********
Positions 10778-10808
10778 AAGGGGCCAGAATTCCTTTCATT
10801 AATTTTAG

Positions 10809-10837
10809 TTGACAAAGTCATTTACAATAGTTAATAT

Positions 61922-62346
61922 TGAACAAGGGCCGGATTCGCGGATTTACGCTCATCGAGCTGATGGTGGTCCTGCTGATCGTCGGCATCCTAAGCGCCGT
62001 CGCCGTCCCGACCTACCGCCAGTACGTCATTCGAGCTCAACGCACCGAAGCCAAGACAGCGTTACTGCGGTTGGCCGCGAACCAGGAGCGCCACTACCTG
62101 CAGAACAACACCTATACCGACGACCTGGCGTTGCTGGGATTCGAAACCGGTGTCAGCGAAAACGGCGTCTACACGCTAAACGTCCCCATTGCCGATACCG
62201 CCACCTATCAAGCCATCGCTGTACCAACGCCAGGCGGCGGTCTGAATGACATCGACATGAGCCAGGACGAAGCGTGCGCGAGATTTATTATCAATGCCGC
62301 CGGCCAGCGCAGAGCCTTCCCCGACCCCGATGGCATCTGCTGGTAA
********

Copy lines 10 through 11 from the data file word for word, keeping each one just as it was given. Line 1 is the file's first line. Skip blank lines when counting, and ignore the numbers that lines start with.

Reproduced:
62201 CCACCTATCAAGCCATCGCTGTACCAACGCCAGGCGGCGGTCTGAATGACATCGACATGAGCCAGGACGAAGCGTGCGCGAGATTTATTATCAATGCCGC
62301 CGGCCAGCGCAGAGCCTTCCCCGACCCCGATGGCATCTGCTGGTAA